New Musicology Book to Press

I am pleased to announce that on Monday (April 28, 2014) the complete manuscript for a new book will finally be sent to the publisher:

Theory and Method in Historical Ethnomusicology, edited by Jonathan McCollum and David Hebert (Lexington/Rowman&Littlefield, in press, 2014).

Click HERE for a link to a preview of this book, as published in the journal Ethnomusicology Review.

Click HERE for a book announcement and sales information on the Amazon website.

This book offers a detailed description of new developments in global music historiography, including techniques applicable to historical research across an array of music specializations: ethnomusicology, historical musicology, jazz studies, popular music studies, early music performance practice, and music education history. It presents a unique perspective, informed by recent technological developments as well as interdisciplinary application of new theories from such fields as philosophy of history and historical sociology.


Foreword: The Past is No Longer a Foreign Country                         ix        
Keith Howard

Acknowledgments                                                                       xvii

Chapter 1
Foundations of Historical Ethnomusicology                                     1
Jonathan McCollum and David G. Hebert

Chapter 2
Methodologies for Historical Ethnomusicology
in the Twenty-First Century                                                          35
David G. Hebert and Jonathan McCollum

Chapter 3
Philosophy of History and Theory in Historical
Ethnomusicology                                                                                    83
David G. Hebert and Jonathan McCollum

Chapter 4
Hearing Echoes, Sensing History: The Challenges
of Musical Diaspora                                                                     147
Judah Cohen

Chapter 5
Ancient Music, Modern Myth: Persian Music
and the Pursuit of Methodology in Historical
Ethnomusicology                                                                                    173
Ann Lucas

Chapter 6
Analysis of Notation in Music Historiography:
Armenian Neumatic Khaz from the Ninth through
Early Twentieth Centuries                                                             195
Jonathan McCollum

Chapter 7
Southern American Fiddling through the
Mid-Nineteenth Century: Three Snapshots with
Modern Connections                                                                    255
Chris Goertzen

Chapter 8
A Tale of Two Sensibilities: Hindustani Music and
its Histories                                                                                277
Daniel M. Neuman

Chapter 9
The Legacy of Music Archives in Historical
Ethnomusicology: A Model for Engaged Ethnomusicology                 283
Diane Thram

Chapter 10
Contested Contextualization: The Historical
Construction of East Asian Music                                                   311
Keith Howard

Chapter 11
Advancing Historical Ethnomusicology                                    335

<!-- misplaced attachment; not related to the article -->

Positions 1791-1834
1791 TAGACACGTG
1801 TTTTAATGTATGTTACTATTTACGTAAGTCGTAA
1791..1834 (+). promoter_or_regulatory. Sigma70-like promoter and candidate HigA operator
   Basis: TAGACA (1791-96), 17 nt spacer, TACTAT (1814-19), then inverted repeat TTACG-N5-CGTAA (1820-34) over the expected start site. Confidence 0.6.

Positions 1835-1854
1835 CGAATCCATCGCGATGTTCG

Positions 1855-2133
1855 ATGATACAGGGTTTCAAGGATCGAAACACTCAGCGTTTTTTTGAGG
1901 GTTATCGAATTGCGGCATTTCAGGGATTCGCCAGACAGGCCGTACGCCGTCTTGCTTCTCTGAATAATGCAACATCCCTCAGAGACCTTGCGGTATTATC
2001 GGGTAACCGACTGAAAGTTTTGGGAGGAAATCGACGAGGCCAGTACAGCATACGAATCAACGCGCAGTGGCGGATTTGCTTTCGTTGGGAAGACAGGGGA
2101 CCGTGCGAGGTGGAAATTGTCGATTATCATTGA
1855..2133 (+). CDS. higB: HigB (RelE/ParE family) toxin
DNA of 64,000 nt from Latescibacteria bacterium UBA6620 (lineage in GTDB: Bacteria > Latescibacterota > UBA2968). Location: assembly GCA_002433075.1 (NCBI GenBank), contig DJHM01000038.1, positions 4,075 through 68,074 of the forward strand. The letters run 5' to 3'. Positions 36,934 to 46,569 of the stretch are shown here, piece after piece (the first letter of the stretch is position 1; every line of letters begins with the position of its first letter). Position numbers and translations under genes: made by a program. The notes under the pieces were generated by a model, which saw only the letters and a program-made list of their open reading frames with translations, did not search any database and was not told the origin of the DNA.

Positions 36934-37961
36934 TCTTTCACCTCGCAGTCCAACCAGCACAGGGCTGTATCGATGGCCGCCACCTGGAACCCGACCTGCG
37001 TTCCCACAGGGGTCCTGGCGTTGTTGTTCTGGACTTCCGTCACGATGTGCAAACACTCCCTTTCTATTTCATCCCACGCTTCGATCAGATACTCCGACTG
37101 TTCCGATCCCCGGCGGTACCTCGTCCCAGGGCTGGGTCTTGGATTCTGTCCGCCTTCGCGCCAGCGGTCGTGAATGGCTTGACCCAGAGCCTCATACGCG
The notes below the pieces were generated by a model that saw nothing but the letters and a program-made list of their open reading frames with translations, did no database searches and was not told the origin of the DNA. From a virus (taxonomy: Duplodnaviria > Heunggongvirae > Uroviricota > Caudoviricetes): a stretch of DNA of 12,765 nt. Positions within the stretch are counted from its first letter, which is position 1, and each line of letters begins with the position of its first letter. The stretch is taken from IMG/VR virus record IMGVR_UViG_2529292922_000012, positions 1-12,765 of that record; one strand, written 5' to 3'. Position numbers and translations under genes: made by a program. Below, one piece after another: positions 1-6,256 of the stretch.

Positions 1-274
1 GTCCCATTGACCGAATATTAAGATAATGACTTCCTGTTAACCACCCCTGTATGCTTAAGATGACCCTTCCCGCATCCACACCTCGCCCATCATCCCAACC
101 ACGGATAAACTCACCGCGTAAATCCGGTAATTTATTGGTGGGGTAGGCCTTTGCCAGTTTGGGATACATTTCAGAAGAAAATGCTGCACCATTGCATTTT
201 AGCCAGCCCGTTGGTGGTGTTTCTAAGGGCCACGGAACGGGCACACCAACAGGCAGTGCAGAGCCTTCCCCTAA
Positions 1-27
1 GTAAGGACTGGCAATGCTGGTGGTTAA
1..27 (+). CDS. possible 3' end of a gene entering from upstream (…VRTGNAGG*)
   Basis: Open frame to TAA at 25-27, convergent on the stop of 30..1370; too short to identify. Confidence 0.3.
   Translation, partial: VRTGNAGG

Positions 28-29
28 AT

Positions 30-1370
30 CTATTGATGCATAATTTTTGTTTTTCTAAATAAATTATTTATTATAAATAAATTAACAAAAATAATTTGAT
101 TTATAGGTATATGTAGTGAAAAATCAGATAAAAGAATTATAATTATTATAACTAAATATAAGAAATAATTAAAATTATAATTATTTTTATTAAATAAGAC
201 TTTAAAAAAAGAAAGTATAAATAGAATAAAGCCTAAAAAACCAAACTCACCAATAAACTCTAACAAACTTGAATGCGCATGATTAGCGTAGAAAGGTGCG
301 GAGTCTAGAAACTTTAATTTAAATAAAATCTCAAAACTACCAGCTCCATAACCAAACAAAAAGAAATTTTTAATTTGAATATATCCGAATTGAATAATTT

Jonathan McCollum and David G. Hebert

Index                                                                                                  358
About the Contributors

Click HERE for more information about the book.


77,000 Page Views
For seven years I have posted a few statements per month onto this blog, typically just some recent observations or an update of my activities as a music professor. It is hard to believe that as of this week there have been a total of over 77,000 page views. Below are images that describe the audience, which turns out to be quite international, and it is also interesting to compare the charts for “all time” vs. “this month”. There are many visitors from Eastern Europe this month, probably related to my recent keynote speech in Poland and visit to Latvia, but recently there are fewer visitors from Oceania, perhaps because it has been such a long time since I was living in New Zealand.


Music and Globalization

Soon the 11th international conference Musica Practica, Musica Theoretica will be held at the Academy of Music in Poznan, Poland, on the theme of “Music from the Perspective of Globalization”. I look forward to giving a keynote speech for this conference, which I have entitled “Globalization and Research Methods in Musicology” (displayed: public domain image, map of Poznan from 1617).
Following the conference in Poland, I will participate in the 7th international conference Theory for Practice in the Education of Contemporary Society in Riga, Latvia. I gave a keynote speech for that conference in 2012, and will be chairing a session and presenting a paper this year.

This travel to Poland and Latvia (sponsored by Erasmus and Nordplus programs) follows the conclusion of another fascinating project: Across the past week I have performed as a member of an opera chorus with the Edvard Grieg Choir in the Bergen National Opera production of Nicolai Rimsky-Korsakov’s opera, The Golden Cockerel. This was presented with the Bergen Philharmonic Orchestra in Grieg Hall, featuring outstanding artistic directors and soloists. It was a great pleasure to work with such accomplished professionals across an array of fields: directors, choreographers, stage designers, costume makers, conductors, dancers, singers, etc. News media and critics have awarded this opera production the highest possible ratings, noting the “world class soloists with dazzling stage design and direction”. Displayed here are publicity photos by Magnus Skrede, released on the Bergen National Opera website. In these scenes from the opera, I am the Boyar in the red hat and robe, gesturing toward the dancers and gazing at our dying Tsar (played by Andrew Shore). The diverse participants in this opera demonstrate the role of globalization in music today, with soloists, directors, managers and orchestral musicians from all throughout the world. 

More information: